Metro, News

Mayor, city council support ending housing discrimination

Ordinance introduced in Providence City Council to ban discrimination based on source of income

Senior Staff Writer
Wednesday, April 10, 2019

Landlords will be banned from discriminating against potential low-income tenants who intend to pay rent using federally-funded housing vouchers, if an ordinance introduced to the Providence City Council March 21 passes.

Mayor Jorge Elorza and a majority of City Council members support the proposal, according to a city press release.

Although the Federal Fair Housing Act currently prohibits housing discrimination based on a myriad of factors such as race, gender and religion, Rhode Island landlords can still reject prospective tenants due to their source of income, according to the press release. The ordinance would prevent discrimination based on “lawful alternative source of income,” such as Section 8 housing vouchers, Social Security or child support.

This type of housing discrimination is a serious obstacle to those looking to obtain affordable housing, wrote Victor Morente, spokesperson for Elorza, in an email to The Herald. Many landlords adopt a “blanket policy” that denies families who participate in the housing voucher program an opportunity to rent, he added.

President of Providence Apartment Association Clinton Aneni said landlords are in support of eliminating housing discrimination, but he questioned some of the specific language used in the ordinance. “You can’t … find out how (a potential tenant) generates their legal source of income,” he said. He added that he personally has not witnessed fellow landlords discriminating based on source of income.

The Providence Human Relations Commission will enforce the ordinance by taking housing complaints based on income discrimination. Currently, they are not able to do so. “We would expect source of income discrimination complaints to make up the majority of housing complaints if enabling legislation were to pass,” Morente wrote.

Only 34 percent of listings in Rhode Island are affordable for those using housing vouchers, said Lucas Fried ’21, who worked on the SouthCoast Fair Housing report cited in the city press release. When housing discrimination is taken into account, the number drops to 7 percent, he said.

Getting a housing voucher can take five to seven years and once received, holders are given 60 to 90 days to find housing, or they are forced to turn it in, according to Nathaniel Pettit ’20, who also worked on the report. Though the voucher is widely seen as the solution for those struggling to find housing, “there is usually yet another massive hurdle, which is finding a landlord who will accept it,” he said.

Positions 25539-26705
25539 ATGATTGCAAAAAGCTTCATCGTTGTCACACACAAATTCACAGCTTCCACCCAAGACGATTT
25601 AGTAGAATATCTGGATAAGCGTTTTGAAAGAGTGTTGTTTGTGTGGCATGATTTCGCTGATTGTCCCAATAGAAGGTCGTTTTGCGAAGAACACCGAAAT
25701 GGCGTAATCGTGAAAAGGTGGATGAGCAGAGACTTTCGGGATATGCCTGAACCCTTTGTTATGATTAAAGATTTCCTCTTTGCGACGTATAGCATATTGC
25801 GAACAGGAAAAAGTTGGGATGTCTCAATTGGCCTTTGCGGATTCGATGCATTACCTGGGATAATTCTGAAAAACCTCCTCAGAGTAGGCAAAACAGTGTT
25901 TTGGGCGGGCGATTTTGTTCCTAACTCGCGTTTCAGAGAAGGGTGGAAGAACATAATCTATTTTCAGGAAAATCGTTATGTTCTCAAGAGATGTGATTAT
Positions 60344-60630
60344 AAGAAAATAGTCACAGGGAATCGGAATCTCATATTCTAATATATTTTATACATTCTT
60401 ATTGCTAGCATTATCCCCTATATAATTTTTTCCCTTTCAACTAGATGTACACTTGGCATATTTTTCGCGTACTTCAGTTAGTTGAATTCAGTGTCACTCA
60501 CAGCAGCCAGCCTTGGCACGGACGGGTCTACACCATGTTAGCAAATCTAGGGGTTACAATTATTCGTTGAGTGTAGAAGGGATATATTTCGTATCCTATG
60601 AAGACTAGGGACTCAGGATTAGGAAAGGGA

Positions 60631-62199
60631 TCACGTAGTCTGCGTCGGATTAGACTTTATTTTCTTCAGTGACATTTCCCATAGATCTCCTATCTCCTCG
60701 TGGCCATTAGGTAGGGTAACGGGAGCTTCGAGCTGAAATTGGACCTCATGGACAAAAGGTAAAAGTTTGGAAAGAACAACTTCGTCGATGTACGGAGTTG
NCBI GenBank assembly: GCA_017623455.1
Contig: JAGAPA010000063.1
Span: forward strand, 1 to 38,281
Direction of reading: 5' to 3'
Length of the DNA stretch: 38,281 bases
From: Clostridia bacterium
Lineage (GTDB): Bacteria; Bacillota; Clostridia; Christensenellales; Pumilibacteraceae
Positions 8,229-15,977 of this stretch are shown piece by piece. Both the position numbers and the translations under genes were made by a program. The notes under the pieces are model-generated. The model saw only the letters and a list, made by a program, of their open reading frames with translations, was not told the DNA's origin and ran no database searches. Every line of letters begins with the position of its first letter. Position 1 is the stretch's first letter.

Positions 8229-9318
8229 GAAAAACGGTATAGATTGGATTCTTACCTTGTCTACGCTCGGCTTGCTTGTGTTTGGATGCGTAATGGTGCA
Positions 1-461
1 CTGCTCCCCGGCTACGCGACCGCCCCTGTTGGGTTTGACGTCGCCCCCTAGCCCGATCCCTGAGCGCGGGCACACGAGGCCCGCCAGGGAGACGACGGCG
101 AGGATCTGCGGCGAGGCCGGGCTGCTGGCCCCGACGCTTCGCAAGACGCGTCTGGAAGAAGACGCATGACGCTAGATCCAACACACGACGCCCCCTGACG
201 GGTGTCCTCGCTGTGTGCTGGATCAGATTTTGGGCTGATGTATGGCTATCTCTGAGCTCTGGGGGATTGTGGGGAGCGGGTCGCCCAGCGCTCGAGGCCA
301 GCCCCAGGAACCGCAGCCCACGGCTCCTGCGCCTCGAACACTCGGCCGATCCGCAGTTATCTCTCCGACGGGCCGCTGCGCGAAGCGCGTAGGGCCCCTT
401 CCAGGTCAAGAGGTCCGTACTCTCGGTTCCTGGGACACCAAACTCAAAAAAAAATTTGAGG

In Rhode Island, many voucher holders are families, single women and people of color, according to Pettit. “Allowing something like source of income discrimination certainly allows more orthodox forms of discrimination to continue,” he said.

Although both Fried and Pettit stressed the importance of the city ordinance, Fried also added that “a lot of the refusals we saw were outside of Providence,” and that passing state legislation is the ultimate goal. The ordinance mirrors statewide legislation that passed in the Senate last year but did not pass in the House, according to WPRI.  Similar legislation was introduced earlier this year, The Herald previously reported.

Pettit echoed this sentiment, adding that statewide geographic mobility was a cornerstone of the voucher program in order for families to take advantage of better schools or employment options in different areas. “The program was intended in large part to let people move to areas of opportunity,” he said. “By not addressing discrimination in more suburban, more white communities, we are undermining the original intent of the program.”

One Comment

  1. WIltonguy45 says:

    These “source of income laws” when it comes to Section 8 are unconstitutional. Two states, TX and PA struck down these laws as unconstitutional. There are a dozen lawsuits in as many states making their way through the courts now. Eventually, one will make it to the SCOTUS where it will be found unconstitutional and all of these laws will have to be rescinded.

    Why unconstitutional do you say? Well, you cannot force a private citizen to participate in a voluntary government program, its that simple. So regardless of what uneducated local politicians say, any law they pass in this regard is unconstitutional.

    I advise landlords to do the following if such illegal laws are passed in your town. Do not advertise your rentals, anywhere, not on line and no signs. Find your tenants through your social and business contacts. Always require a minimum 650 credit score, $100.00 per adult application fees, first, last and matching security deposit in a cashiers check from a bank. No smoking No pets, full criminal and eviction history checks. Always use a legal state lease and require one year.

    Following these best practices and you will stay out of the reach of sue happy activists who will try to slander your reputation and get ahold of your property.

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